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Good news, people! The economy is roaring like a tiger again, so we shoppers are now willing and able to spend more.
I know this is true, because it says so right here on the front page of the business section of my local daily, the Austin American-Statesman. The headline of this AP wire story reads, “Retailers prepare for a shopping rebound.” The article reports that as economic recovery spreads and consumer optimism surges, retailers are “tweaking their merchandise” – and their prices. For example, cashmere is back on the racks, big wedges of gourmet cheeses are being offered, gold jewelry is replacing that common silver stuff, and $250 sets of Wolfgang Puck cookware are in stock again. One clear sign of renewed consumer prosperity is that “aspirational” purchases are up – people who downscaled during the Great Recession are now upscaling. Instead of buying tacky $700 patent leather shoes and $700 suits, they’re choosing the $1,500 python skin shoes and $1,200 designer suits.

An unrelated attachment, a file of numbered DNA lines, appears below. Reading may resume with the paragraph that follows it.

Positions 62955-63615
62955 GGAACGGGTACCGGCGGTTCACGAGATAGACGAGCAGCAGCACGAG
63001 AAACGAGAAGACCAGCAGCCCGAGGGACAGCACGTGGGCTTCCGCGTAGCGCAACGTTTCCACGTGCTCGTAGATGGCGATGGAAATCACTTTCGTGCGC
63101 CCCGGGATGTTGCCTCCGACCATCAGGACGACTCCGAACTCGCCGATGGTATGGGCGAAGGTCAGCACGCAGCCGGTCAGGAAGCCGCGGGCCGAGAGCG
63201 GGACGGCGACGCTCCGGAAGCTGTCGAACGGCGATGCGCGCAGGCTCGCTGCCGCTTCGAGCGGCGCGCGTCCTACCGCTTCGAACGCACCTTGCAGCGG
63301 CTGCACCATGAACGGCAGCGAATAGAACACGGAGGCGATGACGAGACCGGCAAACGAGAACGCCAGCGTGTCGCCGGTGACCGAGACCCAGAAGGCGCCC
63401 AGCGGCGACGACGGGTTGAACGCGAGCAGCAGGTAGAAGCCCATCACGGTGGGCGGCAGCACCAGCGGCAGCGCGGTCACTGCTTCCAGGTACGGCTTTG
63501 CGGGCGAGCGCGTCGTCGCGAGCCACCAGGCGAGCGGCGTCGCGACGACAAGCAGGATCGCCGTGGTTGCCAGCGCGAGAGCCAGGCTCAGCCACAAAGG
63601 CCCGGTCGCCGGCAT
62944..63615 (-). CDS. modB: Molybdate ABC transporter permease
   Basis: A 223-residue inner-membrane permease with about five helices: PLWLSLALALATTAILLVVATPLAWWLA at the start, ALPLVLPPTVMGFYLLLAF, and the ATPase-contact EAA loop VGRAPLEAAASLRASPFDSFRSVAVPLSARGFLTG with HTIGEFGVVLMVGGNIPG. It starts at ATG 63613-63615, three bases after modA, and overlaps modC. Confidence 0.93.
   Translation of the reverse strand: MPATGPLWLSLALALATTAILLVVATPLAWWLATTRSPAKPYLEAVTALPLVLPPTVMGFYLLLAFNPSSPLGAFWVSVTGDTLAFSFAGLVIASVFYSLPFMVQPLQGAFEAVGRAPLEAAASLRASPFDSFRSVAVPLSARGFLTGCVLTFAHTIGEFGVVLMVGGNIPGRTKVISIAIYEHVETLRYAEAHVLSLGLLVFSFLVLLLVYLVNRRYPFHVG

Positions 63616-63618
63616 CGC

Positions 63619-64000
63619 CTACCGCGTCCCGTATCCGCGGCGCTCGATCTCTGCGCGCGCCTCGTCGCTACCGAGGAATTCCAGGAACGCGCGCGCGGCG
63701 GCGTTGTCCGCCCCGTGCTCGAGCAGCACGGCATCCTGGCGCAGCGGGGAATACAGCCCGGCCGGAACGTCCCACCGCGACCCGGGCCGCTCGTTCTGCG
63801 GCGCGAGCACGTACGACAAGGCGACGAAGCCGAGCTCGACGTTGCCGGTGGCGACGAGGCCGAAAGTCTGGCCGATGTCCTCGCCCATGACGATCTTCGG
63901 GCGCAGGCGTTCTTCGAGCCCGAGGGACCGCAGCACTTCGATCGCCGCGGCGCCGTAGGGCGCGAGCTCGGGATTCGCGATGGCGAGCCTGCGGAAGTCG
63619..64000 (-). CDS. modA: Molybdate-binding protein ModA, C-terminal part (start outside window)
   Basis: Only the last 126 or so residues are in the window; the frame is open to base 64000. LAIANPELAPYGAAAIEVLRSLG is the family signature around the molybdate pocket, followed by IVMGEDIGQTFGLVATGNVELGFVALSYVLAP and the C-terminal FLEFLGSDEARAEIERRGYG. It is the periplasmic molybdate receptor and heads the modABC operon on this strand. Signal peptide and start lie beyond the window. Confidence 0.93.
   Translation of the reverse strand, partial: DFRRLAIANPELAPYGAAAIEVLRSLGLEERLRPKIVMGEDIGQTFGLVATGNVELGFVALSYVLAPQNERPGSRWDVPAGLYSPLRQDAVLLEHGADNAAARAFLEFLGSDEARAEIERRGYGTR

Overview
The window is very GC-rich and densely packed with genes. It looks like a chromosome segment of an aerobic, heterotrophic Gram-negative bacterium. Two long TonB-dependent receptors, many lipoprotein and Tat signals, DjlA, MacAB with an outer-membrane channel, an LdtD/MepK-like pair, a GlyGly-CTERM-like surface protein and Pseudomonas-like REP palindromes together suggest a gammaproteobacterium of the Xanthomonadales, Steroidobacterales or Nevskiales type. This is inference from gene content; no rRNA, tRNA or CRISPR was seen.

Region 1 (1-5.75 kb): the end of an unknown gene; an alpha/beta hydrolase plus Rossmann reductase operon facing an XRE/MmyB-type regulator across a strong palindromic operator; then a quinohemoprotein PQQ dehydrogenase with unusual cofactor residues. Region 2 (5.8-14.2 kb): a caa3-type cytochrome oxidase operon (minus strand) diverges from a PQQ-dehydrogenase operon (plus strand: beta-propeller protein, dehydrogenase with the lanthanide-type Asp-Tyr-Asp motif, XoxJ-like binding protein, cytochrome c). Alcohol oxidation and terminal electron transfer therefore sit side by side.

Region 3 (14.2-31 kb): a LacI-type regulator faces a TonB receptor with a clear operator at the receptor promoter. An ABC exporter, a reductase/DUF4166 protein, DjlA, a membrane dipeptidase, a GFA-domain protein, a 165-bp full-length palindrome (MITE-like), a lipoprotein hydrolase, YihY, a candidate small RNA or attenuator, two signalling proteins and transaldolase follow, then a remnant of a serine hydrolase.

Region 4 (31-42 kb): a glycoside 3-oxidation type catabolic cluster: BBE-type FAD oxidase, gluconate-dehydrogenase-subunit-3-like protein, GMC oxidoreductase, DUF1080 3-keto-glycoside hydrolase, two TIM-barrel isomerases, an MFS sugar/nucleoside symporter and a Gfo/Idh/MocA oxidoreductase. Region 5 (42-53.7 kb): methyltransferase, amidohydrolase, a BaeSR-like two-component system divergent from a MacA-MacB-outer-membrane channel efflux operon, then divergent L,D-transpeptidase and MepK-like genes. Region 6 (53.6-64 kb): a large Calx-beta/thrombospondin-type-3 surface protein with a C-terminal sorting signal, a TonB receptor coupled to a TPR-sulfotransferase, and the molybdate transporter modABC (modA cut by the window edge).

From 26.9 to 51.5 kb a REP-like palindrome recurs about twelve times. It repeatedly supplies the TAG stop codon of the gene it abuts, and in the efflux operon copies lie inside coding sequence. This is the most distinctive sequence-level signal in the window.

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What’s that? You say you don’t pay $700 for shoes, much less $1,500? You say you don’t feel any surge of consumer optimism and aren’t into “aspirational” purchases?
Well, don’t blame the newspaper. To find an exact opposite take on America’s economic condition, just look at two other stories on this same business page. One reports that the U.S. economy now appears to be spinning into a deflationary spiral that could undermine any recovery and further delay new hirings. The other article is headlined, “Missed home payments hit record high, slow recovery.”
This is Jim Hightower saying… These two stories directly contradict the happy-news report on the same page. It makes one wonder: Doesn’t anyone edit newspapers anymore? Then you remember that papers have been firing hordes of staffers – so, maybe not.
“Retailers prepare for a shopping rebound,” Austin American Statesman, May 20, 2010.
“Consumer price report raises concern about risk of deflation,” Austin American Statesman, May 20, 2010.
“Missed home payments hit record high, slow recovery,” Austin American Statesman, May 20, 2010.